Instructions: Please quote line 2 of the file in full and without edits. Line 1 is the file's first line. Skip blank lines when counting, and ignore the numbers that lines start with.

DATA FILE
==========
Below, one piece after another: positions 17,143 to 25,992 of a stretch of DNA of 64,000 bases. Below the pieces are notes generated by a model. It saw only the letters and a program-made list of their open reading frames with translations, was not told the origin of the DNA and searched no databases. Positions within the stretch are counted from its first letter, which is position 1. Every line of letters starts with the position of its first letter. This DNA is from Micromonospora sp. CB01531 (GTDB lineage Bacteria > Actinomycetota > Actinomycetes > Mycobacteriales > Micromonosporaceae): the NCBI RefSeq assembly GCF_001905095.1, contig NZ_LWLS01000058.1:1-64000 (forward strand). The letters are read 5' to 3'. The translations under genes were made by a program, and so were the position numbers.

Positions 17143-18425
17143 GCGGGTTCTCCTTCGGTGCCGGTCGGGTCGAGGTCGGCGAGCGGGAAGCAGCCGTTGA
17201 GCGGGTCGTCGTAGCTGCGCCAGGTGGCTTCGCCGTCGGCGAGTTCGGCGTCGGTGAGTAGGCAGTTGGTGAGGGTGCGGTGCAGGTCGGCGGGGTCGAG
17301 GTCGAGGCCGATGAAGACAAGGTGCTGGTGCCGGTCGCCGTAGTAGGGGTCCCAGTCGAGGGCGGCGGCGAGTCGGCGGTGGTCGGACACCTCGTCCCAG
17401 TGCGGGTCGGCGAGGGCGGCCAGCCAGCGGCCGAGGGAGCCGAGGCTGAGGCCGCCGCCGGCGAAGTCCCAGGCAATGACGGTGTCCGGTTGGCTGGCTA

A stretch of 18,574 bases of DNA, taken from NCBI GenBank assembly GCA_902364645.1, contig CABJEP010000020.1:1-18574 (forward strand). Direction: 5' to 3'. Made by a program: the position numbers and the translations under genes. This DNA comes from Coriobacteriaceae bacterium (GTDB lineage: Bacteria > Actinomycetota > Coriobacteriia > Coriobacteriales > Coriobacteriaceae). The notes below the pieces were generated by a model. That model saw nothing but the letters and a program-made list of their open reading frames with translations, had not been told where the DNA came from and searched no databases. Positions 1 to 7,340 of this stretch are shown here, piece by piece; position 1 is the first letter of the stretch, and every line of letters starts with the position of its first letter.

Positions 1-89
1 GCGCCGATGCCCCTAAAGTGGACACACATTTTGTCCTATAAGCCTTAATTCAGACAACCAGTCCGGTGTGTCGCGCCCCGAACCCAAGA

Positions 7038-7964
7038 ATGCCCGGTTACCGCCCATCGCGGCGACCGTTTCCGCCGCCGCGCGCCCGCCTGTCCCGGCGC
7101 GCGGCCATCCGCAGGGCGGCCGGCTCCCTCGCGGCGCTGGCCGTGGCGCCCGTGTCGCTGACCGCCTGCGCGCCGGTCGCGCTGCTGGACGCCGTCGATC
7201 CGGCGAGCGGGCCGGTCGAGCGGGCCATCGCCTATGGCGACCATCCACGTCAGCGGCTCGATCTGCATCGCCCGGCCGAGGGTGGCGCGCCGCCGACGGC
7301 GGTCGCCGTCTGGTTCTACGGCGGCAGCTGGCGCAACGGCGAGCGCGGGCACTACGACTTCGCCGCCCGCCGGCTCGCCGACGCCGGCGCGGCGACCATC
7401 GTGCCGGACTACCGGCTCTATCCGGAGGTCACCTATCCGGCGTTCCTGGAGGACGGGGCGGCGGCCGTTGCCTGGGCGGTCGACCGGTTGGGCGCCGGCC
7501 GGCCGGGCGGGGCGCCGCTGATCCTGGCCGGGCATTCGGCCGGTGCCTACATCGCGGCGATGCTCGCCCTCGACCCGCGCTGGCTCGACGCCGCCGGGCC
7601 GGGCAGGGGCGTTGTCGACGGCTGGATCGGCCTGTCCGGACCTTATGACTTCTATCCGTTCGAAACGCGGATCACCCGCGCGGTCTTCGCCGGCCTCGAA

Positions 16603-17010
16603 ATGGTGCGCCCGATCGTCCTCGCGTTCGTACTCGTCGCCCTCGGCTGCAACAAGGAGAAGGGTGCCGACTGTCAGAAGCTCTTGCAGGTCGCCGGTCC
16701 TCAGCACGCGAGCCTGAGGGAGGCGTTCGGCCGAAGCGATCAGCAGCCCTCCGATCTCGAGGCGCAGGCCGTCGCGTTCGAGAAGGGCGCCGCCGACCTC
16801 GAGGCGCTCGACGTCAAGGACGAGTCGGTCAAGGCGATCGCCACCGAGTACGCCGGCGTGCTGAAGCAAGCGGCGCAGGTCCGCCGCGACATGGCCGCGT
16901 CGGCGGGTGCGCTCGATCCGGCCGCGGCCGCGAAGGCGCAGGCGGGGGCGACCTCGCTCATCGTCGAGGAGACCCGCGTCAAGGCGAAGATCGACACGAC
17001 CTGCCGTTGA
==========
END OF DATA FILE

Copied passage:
Positions 17143-18425